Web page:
SORXE – The Ark Burner

Rating: 4/5
Distributor/label URL:
Released: 2019
Buy Album:
Band Website:

Band line-up:

Shane Ocell – Drums , Vox
Tanner Crace – Guitar , Vox , Synth
Jonathan Portnoy – Bass , vox


1. Dependence Day
2. Exiled
3. Full Transmission
4. Wondering If I Exist
5. A Negative Exorcism
6. The Ark Burner


Sorxe are a psychedelic sludge band on Prosthetic Records, who will be releasing their latest album ‘The Ark Burner’ on October 11th. Matt Bayles of Russian Circles, and Botch was responsible for the mixing and Brad Boatright mastered the album. The group features two bass players, adding a unique sense of layering that is combined with unorthodox drum beats and an overall crushing intensity. The musicians are inspired by negative thoughts, doubts and sleepless nights and write lyrics that are on the bleaker side of life.

Well, what a journey this album is! You certainly get lots of changes in instrumentation. Sometimes you get the whole band, other times you get guitars on their own, guitars added with keys, clean and distorted effects, etc. Even though the music is far from ostentatious and virtuosic, the various sections of it work because they’re so morbidly atmospheric and colourful. Many similar bands would just sound plain boring if they tried to write in Sorxe’s often relatively stripped down instrumental style. When it comes to development, the band have progressive metal complexity. Think Tool when they forget to take their anti-depressants. 

In terms of melody and harmony, these guys aren’t afraid to go into strange territories with chromatic parts and when they do, they create a very alien sound that is somewhat doomy and nightmarish. In contrast, other times the moods are genuinely emotional and mourning. In shorter pieces of music, such switching of feelings would be messy, but not here. All songs are rather epic. You may think a band that uses such ridiculously low tunings would be all about moshing to, but again, their stuff is more thoughtful and intellectual than anything else, but of course it will sound great loud anyway.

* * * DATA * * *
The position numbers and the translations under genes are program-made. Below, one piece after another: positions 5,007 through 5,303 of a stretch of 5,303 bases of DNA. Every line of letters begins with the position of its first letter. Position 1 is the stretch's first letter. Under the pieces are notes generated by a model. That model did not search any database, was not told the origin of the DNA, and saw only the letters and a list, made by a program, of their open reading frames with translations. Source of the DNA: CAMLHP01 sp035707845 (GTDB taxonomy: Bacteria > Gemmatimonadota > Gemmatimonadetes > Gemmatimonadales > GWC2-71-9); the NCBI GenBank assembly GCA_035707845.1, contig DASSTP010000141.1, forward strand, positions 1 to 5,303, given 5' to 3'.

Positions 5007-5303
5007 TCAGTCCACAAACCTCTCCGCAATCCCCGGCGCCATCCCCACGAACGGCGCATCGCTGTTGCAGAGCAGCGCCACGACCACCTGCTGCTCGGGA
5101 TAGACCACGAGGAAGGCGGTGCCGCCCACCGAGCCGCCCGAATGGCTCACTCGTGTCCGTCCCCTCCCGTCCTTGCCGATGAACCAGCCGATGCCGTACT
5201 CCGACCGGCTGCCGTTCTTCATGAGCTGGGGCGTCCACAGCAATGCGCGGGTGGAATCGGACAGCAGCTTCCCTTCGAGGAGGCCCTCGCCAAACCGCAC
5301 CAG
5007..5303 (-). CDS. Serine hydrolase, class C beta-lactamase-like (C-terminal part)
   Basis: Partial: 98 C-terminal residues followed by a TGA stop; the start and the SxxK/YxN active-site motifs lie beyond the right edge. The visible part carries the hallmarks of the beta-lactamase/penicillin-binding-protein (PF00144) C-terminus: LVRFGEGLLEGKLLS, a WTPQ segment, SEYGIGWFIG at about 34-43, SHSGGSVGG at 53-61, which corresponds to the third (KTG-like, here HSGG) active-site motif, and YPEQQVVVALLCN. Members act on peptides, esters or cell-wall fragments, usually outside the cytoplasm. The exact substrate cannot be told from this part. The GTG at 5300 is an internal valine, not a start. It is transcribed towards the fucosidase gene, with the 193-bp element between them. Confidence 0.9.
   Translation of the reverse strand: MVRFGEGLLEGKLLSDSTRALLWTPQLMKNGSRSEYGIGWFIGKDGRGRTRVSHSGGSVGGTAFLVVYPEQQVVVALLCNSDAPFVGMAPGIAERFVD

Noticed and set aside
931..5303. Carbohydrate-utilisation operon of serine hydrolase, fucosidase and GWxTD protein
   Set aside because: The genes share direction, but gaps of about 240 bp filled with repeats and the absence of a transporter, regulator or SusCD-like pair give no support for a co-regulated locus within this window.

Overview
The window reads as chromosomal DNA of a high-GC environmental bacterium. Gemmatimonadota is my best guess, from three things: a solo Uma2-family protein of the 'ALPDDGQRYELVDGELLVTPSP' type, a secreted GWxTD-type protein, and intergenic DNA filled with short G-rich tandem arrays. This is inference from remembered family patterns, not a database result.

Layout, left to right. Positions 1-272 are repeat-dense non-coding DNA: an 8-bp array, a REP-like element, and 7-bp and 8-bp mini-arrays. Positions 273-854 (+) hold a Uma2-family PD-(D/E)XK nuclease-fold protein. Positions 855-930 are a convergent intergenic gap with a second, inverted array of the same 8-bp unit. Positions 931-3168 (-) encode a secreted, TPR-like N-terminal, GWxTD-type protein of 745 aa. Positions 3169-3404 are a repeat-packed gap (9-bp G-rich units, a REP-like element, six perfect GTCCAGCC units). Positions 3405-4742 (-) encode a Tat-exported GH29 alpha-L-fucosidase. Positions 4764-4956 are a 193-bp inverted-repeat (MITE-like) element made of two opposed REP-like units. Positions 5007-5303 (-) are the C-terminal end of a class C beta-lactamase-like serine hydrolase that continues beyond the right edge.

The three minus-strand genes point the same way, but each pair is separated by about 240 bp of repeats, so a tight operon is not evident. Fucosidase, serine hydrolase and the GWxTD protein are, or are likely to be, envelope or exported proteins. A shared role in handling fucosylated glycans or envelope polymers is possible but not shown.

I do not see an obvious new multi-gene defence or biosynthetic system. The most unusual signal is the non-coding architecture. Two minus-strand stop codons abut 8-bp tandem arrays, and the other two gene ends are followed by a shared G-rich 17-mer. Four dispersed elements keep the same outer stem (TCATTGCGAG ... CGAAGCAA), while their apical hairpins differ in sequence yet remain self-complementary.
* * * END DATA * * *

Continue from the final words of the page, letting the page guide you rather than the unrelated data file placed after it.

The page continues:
Whilst all of the above is admirable, the guitar riffs are often kind of mediocre and uninventive, largely sticking to sludge metal power chord cliches. They may achieve the goal of angry scene setting, but they lack that special catchiness classic Candlemass ostinatos have, for example. Having said that, when one tries to empty his mind, ideas that stick in it aren’t always wanted. Sorxe do sometimes write music that is eerily peaceful and is rather effective at making you zone out. Much of the music isn’t really riff-based though but instead is more about creating textures or utilising plain chord progressions, so the problem with hooks is not as big as it could have been. Some of the bass lines in the song ’The Ark Burner’ are pretty cool, though.

In conclusion, this stuff is far more interesting than your typical sludge band. Even the drums which role is often neglected in heavy metal have a certain spookiness to them. The whole kit is used and the percussionist clearly isn’t just about playing simple, repetitive beats. Be warned however, this music is pretty damn miserable which needless to say, will be off-putting to many. It is highly recommended listening for doom, avant-garde metal and depressive music fans!

Review by Simon Wiedemann